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Japanese Etiquette

The Japanese are famous for being warm, polite and always on time! They are also incredibly welcoming to travellers, but you will need to know your chopstick rules from your slipper etiquette to ensure you have a hassle-free trip. Here are a few handy tips to help you get around Tokyo without making any faux-pas towards the locals.

Eating with chopsticks

The main rules on chopsticks are as follows: don’t leave chopsticks standing upright in a bowl, and don’t use them to pass food directly to another person’s chopsticks. Also, it is best to avoid doing anything that might look like you are ‘playing’ with your chopsticks. Knives and forks are sometimes available on request - but are not commonly used across Japan.

Taking off your shoes

A lot of rules regarding indoor manners in Japan are related to footwear. These rules not only apply to most Japanese homes, but also to many traditional ryokan, some restaurants and the indoor sections of historic buildings.
You should take your shoes off and line them up at the edge of the lower side of the floor, but if there is a kutsubako (shoe box) or locker available then leave your shoes there. Slippers may sometimes be provided for you, however even these must be removed when entering a room floored with tatami matting.

Bathroom Slippers

Slippers are provided outside most bathrooms, toilets and some restaurants. A tip is to wear slip on shoes or shoes that are easy to take on and off. It’ll help you ease into the Japanese way quicker!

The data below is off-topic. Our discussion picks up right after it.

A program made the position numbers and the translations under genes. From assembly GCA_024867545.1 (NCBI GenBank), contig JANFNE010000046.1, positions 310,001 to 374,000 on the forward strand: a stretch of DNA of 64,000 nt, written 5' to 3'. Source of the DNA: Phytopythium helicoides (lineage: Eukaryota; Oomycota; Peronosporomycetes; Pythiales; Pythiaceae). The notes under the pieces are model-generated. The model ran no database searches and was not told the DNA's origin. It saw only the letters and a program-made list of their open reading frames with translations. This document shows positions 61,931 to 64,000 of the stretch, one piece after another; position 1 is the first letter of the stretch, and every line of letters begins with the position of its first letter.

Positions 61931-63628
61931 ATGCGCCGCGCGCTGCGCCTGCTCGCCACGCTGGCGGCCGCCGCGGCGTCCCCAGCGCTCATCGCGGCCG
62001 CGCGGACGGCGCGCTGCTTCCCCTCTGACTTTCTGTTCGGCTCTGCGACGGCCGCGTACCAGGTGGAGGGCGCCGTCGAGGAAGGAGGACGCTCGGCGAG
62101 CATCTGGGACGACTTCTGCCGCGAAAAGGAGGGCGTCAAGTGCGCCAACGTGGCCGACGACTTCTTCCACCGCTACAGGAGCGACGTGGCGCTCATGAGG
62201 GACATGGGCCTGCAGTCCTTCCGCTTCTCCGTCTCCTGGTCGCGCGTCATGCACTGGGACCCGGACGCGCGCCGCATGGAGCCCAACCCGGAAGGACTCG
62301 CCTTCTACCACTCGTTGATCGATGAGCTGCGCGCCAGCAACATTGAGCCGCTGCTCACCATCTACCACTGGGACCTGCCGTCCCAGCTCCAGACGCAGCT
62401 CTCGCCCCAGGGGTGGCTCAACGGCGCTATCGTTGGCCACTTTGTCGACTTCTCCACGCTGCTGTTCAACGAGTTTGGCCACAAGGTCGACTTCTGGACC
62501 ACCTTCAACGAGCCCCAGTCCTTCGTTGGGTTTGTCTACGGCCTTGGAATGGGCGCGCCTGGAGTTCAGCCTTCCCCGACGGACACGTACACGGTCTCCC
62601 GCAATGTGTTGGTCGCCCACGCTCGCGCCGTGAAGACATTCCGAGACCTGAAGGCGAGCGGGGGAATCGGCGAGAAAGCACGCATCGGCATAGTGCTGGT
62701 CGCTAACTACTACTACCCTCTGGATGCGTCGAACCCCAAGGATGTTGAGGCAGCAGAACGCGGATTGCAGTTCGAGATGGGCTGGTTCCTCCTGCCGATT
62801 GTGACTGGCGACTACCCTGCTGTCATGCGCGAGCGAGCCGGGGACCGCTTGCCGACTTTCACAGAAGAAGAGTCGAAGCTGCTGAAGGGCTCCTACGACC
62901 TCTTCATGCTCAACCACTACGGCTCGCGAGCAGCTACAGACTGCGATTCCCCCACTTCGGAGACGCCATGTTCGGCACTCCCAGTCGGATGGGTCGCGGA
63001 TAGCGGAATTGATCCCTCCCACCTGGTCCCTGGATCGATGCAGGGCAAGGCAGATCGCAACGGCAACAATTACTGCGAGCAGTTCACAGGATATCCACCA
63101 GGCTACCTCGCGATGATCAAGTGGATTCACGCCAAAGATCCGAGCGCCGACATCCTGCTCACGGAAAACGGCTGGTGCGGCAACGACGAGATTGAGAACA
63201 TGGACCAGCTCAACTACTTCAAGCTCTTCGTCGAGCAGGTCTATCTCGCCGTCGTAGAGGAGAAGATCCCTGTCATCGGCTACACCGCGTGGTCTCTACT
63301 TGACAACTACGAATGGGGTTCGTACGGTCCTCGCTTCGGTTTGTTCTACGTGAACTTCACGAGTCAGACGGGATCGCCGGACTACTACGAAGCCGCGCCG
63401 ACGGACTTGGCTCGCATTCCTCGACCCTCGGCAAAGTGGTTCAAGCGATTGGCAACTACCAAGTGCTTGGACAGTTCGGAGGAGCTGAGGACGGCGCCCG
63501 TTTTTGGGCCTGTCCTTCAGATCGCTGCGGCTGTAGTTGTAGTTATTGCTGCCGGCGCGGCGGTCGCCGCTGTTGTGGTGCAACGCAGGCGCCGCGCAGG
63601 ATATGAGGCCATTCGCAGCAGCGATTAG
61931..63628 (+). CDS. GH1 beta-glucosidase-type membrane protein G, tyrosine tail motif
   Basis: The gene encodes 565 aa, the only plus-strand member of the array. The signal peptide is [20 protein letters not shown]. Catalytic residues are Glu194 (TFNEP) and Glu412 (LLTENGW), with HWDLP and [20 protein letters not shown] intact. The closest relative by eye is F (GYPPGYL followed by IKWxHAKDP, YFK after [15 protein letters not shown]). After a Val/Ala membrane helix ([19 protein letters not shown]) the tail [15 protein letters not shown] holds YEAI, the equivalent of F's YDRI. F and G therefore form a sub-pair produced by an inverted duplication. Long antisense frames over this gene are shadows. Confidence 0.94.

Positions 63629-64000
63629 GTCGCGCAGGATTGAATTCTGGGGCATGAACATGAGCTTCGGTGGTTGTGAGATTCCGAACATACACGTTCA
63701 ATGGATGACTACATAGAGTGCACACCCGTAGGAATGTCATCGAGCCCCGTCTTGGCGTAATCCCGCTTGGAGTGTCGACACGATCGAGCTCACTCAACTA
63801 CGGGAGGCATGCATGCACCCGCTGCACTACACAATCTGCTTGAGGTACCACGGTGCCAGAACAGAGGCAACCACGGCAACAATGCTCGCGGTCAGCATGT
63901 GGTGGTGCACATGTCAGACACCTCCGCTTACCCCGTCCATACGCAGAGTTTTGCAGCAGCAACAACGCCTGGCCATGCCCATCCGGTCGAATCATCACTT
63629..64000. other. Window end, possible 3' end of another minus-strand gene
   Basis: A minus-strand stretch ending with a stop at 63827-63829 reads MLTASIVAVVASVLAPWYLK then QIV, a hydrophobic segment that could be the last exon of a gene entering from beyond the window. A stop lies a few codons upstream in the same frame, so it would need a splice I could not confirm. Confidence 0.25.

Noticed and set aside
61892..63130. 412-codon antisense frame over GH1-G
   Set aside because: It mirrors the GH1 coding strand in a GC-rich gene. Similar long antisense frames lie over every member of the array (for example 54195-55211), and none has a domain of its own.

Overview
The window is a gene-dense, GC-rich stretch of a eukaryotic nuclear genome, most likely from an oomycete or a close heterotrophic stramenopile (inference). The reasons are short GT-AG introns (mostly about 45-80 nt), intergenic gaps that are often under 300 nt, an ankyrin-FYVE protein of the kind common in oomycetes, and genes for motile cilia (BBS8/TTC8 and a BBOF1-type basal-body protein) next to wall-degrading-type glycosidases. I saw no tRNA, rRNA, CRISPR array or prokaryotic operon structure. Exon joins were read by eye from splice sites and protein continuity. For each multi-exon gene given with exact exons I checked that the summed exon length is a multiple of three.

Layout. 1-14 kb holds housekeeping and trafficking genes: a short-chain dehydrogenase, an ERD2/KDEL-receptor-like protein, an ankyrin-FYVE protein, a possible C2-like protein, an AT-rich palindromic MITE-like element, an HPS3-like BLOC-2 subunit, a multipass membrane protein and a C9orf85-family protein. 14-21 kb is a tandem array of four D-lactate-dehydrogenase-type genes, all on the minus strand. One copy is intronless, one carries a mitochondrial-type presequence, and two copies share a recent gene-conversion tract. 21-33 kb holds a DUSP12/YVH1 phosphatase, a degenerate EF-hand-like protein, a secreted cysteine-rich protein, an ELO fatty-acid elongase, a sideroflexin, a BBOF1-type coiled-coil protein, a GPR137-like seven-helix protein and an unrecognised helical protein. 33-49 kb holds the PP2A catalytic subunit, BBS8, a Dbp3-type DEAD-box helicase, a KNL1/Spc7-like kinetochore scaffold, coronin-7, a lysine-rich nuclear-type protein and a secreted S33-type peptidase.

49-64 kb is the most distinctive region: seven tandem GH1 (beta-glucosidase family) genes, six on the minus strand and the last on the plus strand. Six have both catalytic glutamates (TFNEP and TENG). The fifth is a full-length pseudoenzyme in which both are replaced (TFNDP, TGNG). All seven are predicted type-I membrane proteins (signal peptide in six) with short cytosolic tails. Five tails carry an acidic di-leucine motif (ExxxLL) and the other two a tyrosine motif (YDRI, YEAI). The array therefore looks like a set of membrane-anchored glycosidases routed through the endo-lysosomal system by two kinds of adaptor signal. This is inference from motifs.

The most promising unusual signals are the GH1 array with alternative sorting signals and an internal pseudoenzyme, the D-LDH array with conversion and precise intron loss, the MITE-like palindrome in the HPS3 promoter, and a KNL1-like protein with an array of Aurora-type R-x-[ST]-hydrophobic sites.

When you enter, leave your own shoes outside and switch to the bathroom slippers. These are only for use within the bathroom so be sure to change back to your own shoes before you leave.


Bowing is considered a sign of respect and is one of Japan’s most well-known customs. When greeting one another, people bow instead of shaking hands. The deeper the bow, the more respectful it is. Bowing is also used when thanking or apologising to someone.

Passing Money

Money is very rarely passed directly from hand to hand in Japan. When paying for any item or service, place your money on the small tray provided rather than handing it to the cashier. This is where your change will also be placed.

If you have to hand anything of value directly to someone (such as a credit card), clutch the item with both hands and deliver with it a subtle nod. It shows that both parties are exchanging something of value and they respect both the item and each other enough to entrust it to the other.


It is considered rude and a little insulting to tip in Japan. If you do leave a tip, be prepared for it to be handed back to you. The only exception to this rule is if you are staying in a very high class ‘Ryokan’ (a traditional Japanese Inn). At a Ryokan, tipping etiquette is to leave a small tip in an envelope and to never give the tip directly.

Aside from this, hotel staff in Japan will not expect you to tip and are trained to say "no thank you" if you offer.